At the one-year mark, she contacted OneMatch to find out if it would be possible to exchange contact information with the recipient, as the rules allow for that if both donor and recipient agree. She learned that the recipient lives in a country where there is a two-year restriction on information exchange. She doesn’t really want to know the recipient, but someday would like to know how they fared with her gift and if it made a difference.

There’s no question I’m proud she followed through with a donation. Even better — she’s proud. Katherine says, “In any case, I’m happy to know that my gift likely brought hope to the recipient and their family.”

The stem cell theory of aging

Dr. Knoepfler provided some helpful perspective about how a one-time mobilization of stem cells might affect a donor’s long-term health. He said, “In principle, boosting production of stem cells for a PBSC donation could have long-term effects. My feeling in the grand scheme of life is that a short-term, one-time mobilization of PBSC is unlikely to have a lasting effect on an otherwise healthy young person. Given the massive turnover in blood cells (something like a trillion blood cells are replaced per week for each of us), our hematopoietic stem cells have got to be very robust and for the dozens of times in our lives when we get sick enough to mount a major immune response, our stem cells are mobilized repeatedly each time.”

Bottom line

Is it admirable to donate and give someone else a chance at life? Of course! But I wish donors could have more information on how the procedure might affect them in both the short and long term, to understand more about what they are risking in order to help someone else. Here’s hoping that the study currently underway finds minimal risks for donors. In the meantime, it was great to get some perspective and reassurance from a scientist working in the stem cell field.

Jane Langille is a health journalist and mom based near Toronto, ON, Canada.

New biotech Semma Therapeutics joins ViaCyte & Betalogics in stem cell Diabetes arena

Semma Therapeutics

Semma’s technology director Felicia Pagliuca, with CEO Robert Millman. Boston Globe Picture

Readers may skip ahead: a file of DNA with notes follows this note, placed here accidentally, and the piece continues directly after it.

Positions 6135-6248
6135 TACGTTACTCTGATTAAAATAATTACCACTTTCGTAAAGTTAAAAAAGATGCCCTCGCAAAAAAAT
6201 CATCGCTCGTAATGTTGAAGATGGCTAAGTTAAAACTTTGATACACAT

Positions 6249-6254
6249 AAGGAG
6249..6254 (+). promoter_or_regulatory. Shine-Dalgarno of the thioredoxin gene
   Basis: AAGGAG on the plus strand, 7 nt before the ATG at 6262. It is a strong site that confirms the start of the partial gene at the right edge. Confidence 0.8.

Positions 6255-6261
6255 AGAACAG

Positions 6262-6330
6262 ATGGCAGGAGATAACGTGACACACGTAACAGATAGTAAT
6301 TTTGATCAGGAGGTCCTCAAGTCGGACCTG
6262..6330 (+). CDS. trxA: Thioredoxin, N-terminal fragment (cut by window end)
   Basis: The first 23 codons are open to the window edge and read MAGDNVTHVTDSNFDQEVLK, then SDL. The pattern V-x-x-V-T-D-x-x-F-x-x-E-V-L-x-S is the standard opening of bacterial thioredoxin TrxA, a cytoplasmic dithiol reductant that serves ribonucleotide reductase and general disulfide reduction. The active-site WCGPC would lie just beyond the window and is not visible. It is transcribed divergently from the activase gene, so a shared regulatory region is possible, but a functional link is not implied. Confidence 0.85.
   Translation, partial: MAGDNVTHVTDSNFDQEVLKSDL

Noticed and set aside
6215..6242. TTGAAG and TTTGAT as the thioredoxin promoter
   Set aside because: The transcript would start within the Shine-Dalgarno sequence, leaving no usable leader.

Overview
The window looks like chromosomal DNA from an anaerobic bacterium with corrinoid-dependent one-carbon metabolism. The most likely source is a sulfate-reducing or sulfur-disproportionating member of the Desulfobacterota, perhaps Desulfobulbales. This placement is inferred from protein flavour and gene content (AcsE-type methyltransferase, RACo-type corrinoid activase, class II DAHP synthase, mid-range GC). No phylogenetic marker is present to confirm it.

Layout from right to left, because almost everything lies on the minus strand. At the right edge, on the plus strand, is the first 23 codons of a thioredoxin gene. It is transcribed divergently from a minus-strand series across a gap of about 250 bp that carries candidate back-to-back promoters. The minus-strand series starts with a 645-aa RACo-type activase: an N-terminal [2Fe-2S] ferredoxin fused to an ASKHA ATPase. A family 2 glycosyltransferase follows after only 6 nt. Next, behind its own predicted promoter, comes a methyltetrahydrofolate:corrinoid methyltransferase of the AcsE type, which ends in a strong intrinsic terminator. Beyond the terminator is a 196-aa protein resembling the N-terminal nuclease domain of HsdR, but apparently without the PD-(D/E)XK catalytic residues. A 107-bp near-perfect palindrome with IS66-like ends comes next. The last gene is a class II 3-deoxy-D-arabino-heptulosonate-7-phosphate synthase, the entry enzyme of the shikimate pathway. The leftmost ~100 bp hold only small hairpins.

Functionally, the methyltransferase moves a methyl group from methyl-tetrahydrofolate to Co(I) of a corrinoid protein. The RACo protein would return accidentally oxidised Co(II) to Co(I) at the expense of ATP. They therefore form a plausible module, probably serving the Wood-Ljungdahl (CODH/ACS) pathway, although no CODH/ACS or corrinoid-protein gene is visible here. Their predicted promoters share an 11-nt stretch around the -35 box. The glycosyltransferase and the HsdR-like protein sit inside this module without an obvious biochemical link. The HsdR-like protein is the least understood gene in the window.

A new biotech startup, Semma Therapeutics, announced that it seeks to fight diabetes via translating technology from the lab of Doug Melton at Harvard to the clinic.

Another major player in cell therapy-based arena for Diabetes is most likely good news for patients.

Quoted in the Boston Globe, there is a good deal of enthusiasm about the potential of this kind of therapeutic approach:

“This would be a huge breakthrough,” said Dr. George L. King, a Harvard Medical School professor and research director at Joslin Diabetes Center. “It could cure diabetes.”

Semma TherapeuticsSemma will have to compete with ViaCyte and Betalogics, which could prove challenging given, for example, that ViaCyte already has an ongoing FDA-approved clinical trial. Still Semma has raised more than $40 million, which is a good start, and this capital came from some known bio-investment players:

“Sensing a business opportunity at the juncture of stem cells and diabetes, venture firms MPM Capital, Fidelity Biosciences of Cambridge, and Arch Venture Partners of Chicago are teaming with Minneapolis-based medical technology giant Medtronic plc to back Semma in the company’s first round of financing.”

Two of the leaders of Semma are former Melton lab postdoc Felicia Pagliuca, and CEO Robert Millman. Pagliuca was first author on a high-profile Melton lab paper in Cell published just about half a year ago and post-pub reviewed on this blog.

The Semma website has more information.

Why the name Semma?

I’m not sure.

There is a SEMMA acronym in high-tech:

Sample, Explore, Modify, Model, Assess.

It’ll be exciting to see how Semma performs and more broadly how cell therapy-based approaches to Diabetes evolve. I view Semma coming on the scene as a positive.

Lisa Ikemoto Guest Piece on Human Germline Genetic Modification

lisa ikemotoLisa C. Ikemoto, Professor, U.C. Davis School of Law